The relationship between quadriceps muscle weakness and worsening of knee pain in the MOST cohort: A 5-year longitudinal study

Academic Article

Abstract

  • Objective: To determine whether quadriceps weakness is associated with elevated risk of worsening knee pain over 5 years. Methods: The Multicenter Osteoarthritis Study (MOST) is a longitudinal study of 50-79-year-old adults with knee osteoarthritis (OA) or known risk factors for knee OA. The predictor variable was baseline isokinetic quadriceps strength. Covariates included baseline body mass index (BMI), physical activity level, and history of knee surgery. The outcome was worsening pain reported on the Western Ontario and McMaster Universities (WOMAC) Osteoarthritis Index pain subscale or knee replacement surgery between baseline and 5-year follow-up. Analyses were knee-based and used generalized estimating equations, stratified by sex to assess whether the lowest compared with the highest tertile of baseline quadriceps strength was associated with an increased risk of worsening knee pain at 5-year follow-up, controlling for age, BMI, history of knee surgery, and physical activity level as well as correlation between knees within participants. Results: Analyses of worsening knee pain included 4,648 knees from 2,404 participants (61% female). Men with lower quadriceps strength did not have a higher risk of worsening knee pain (RR {95% CI}=1.01 {0.78-1.32}, P=0.9183). However, women in the lowest compared with the highest strength tertile had a 28% increased risk of worsening knee pain (RR {95% CI}=1.28 {1.08-1.52}, P=0.0052). Conclusion: Quadriceps weakness was associated with an increased risk of worsening of knee pain over 5 years in women, but not in men. © 2013 Osteoarthritis Research Society International.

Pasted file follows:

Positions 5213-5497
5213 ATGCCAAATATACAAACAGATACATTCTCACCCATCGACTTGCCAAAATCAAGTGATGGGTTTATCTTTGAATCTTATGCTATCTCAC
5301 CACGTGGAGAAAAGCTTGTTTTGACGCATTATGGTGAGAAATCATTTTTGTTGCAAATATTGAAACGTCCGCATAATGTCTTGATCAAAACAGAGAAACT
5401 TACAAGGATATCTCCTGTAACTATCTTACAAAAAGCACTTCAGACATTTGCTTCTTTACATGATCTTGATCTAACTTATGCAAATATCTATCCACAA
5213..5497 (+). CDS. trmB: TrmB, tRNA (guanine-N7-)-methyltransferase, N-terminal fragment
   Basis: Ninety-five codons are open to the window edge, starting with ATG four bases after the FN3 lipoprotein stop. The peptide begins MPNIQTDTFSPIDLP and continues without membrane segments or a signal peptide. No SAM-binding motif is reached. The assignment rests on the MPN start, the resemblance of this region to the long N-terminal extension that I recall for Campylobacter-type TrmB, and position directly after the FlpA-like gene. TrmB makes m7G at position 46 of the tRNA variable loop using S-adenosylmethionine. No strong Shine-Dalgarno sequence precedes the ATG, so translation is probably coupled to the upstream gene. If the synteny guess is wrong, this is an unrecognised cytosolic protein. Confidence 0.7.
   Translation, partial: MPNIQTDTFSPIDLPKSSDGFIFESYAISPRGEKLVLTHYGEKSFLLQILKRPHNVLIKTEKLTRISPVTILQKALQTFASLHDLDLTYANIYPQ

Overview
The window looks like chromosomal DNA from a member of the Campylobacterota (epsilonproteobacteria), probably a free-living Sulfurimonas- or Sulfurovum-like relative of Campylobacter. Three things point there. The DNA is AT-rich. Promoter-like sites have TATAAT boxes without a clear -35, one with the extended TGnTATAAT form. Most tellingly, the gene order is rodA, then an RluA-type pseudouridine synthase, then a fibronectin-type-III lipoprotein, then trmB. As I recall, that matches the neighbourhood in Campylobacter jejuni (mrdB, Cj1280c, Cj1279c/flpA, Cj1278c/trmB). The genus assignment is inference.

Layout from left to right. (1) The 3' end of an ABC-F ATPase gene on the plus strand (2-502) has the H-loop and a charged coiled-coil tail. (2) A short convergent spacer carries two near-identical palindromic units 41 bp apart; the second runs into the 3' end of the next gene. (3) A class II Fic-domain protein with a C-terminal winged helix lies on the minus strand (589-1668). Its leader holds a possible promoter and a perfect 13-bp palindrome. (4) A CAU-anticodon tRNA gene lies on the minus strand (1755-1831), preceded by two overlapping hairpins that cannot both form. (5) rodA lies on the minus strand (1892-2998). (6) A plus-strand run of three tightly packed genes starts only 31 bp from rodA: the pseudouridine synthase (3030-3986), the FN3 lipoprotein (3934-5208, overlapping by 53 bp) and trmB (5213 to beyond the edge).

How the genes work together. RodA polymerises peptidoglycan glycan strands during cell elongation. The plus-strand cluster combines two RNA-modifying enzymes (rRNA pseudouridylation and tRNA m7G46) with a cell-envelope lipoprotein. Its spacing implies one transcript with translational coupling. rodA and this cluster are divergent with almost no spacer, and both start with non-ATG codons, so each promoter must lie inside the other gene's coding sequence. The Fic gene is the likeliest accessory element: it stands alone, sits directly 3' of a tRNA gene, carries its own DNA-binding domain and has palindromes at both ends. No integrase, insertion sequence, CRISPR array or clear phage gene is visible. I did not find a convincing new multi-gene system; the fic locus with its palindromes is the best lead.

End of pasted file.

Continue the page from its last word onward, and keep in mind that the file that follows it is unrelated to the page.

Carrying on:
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    Author List

  • Glass NA; Torner JC; Frey Law LA; Wang K; Yang T; Nevitt MC; Felson DT; Lewis CE; Segal NA
  • Start Page

  • 1154
  • End Page

  • 1159
  • Volume

  • 21
  • Issue

  • 9